Second, we recorded up to three video sequences, attempting to capture all the surfaces in each room using an iPhone and iPad. Because using different motion patterns helps improve the robustness of our algorithm to different scan patterns, each sequence followed a different motion pattern. We captured the ceiling, floor, walls, and room-defining objects in our scans. While collecting data, we tried to keep the environment completely static and adjusted some environmental aggressors, such as lighting. We labeled all the data in house using our labeling tools. In most cases, we labeled our ground truth on reconstructed scenes.

On-Device Power and Performance

The end-to-end RoomPlan processing runs entirely on the user's device, not on Apple servers, in keeping with Apple's commitment to user privacy. To achieve this goal, all three neural networks explained earlier in this article run entirely on Apple Neural Engine (ANE). We used techniques such as quantization, model pruning, and architecture search to achieve the latency and memory requirements to run RoomPlan smoothly on the device. Our goal was to allow users to scan large rooms without experiencing CPU/GPU thermal throttling, which can cause unexpected behaviors such as frame drops. To this end, we found out that a five-minute scan is long enough to cover a wide range of room sizes, including rooms of up to 15 m x 15 m.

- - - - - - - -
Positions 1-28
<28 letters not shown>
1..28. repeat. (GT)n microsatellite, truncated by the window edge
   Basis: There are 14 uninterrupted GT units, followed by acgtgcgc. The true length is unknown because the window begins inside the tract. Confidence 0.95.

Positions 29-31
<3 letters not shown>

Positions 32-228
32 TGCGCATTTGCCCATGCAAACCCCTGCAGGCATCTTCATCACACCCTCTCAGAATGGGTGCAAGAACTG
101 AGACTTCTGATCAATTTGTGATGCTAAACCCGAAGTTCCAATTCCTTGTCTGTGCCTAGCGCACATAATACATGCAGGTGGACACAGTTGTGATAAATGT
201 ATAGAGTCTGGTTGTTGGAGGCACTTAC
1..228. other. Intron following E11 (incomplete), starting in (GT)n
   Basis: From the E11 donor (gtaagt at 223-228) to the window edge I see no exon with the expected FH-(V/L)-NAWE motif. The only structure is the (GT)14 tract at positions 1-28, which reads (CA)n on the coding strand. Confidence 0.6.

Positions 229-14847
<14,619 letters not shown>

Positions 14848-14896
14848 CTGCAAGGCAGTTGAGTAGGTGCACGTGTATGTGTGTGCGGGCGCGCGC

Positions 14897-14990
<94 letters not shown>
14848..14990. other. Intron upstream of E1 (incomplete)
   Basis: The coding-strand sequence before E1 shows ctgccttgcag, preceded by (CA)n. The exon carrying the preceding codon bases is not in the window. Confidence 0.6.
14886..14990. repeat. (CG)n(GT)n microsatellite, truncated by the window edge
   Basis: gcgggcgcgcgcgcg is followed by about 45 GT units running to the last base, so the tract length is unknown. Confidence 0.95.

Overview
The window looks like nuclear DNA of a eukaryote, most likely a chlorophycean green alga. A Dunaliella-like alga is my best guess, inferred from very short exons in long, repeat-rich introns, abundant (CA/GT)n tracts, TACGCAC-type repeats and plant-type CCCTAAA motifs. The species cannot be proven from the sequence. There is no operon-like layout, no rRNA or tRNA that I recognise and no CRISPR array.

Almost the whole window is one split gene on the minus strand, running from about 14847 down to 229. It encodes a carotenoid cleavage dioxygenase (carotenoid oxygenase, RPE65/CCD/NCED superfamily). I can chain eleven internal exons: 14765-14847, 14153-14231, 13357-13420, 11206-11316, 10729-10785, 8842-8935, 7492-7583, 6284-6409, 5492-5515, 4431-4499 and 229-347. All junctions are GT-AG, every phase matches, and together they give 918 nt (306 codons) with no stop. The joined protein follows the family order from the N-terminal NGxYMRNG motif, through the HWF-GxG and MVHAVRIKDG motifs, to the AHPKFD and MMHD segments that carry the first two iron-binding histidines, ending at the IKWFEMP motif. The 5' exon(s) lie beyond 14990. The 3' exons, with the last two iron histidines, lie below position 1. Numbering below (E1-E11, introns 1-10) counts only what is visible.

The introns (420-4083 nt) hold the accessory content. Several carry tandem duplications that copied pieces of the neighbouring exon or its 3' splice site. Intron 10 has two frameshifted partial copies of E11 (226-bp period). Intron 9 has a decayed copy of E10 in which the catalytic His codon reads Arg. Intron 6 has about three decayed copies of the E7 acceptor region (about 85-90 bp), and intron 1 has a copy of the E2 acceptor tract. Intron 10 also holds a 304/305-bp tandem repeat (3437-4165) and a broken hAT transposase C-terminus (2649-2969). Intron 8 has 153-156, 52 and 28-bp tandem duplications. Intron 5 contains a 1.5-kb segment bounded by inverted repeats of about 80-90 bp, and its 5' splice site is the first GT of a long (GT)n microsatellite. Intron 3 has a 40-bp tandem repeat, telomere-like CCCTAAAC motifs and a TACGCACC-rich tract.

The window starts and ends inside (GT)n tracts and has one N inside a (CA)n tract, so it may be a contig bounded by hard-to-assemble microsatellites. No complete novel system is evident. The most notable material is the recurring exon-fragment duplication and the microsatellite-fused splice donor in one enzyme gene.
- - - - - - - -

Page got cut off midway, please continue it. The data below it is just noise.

In this article we cover the technical details behind the RoomPlan API, which allows users to create a 3D floor plan of their space. This ability is becoming key for many applications in the domains of augmented reality, robotics, e-commerce, games, and real estate. We cover in depth RoomPlan’s two major components, room layout estimation and 3D object detection. We show how these pipelines can run efficiently in terms of power and latency on both iPhone and iPad.


Many people contributed to this work, including Afshin Dehghan, Yikang Liao, Hongyu Xu, Fengfu Li, Yang Yang, Alex Ke, Max Maung, Kota Hara, Peter Fu, Louis Gong, Yihao Qian, Zhuoyuan Chen, Guangyu Zhao, Tianxin Deng, Shaowei Liu, Chunyuan Cao, Rongqi Chen, Zhenlei Yan, Peiyin Heng, Jimmy Pan, Yinbo Li, Haiming Gang, Praveen Sharma, Antoine Tarault, Daniel Ulbricht, Haris BaigKai Kang, Joerg Liebelt, Peng Wu, and Feng Tang.


Baruch, Gilad, Zhuoyuan Chen, Afshin Dehghan, Tal Dimry, Yuri Feigin, Peter Fu, Thomas Gebauer, Brandon Joffe, Daniel Kurz, Arik Schwartz, and Elad Shulman. “ARKitScenes: A Diverse Real-World Dataset for 3D Indoor Scene Understanding Using Mobile RGB-D Data.” January 2022. [link.]

Gwak, JunYoung, Christopher Choy, and Silvio Savarese. “Generative Sparse Detection Networks for 3D Single-shot Object Detection.” June 2020. [link.]

Liu, Wei, Dragomir Anguelov, Dumitru Erhan, Christian Szegedy, Scott Reed, Cheng-Yang Fu, and Alexander C. Berg. “SSD: Single Shot MultiBox Detector.” December 2016. [link.]

Tan, Mingxing, and Quoc V. Le. “EfficientNet: Rethinking Model Scaling for Convolutional Neural Networks". September 2020. [link.]

Zhou, Yichao, Haozhi Qi, and Yi Ma. “End-to-End Wireframe Parsing.” May 2021. [link.]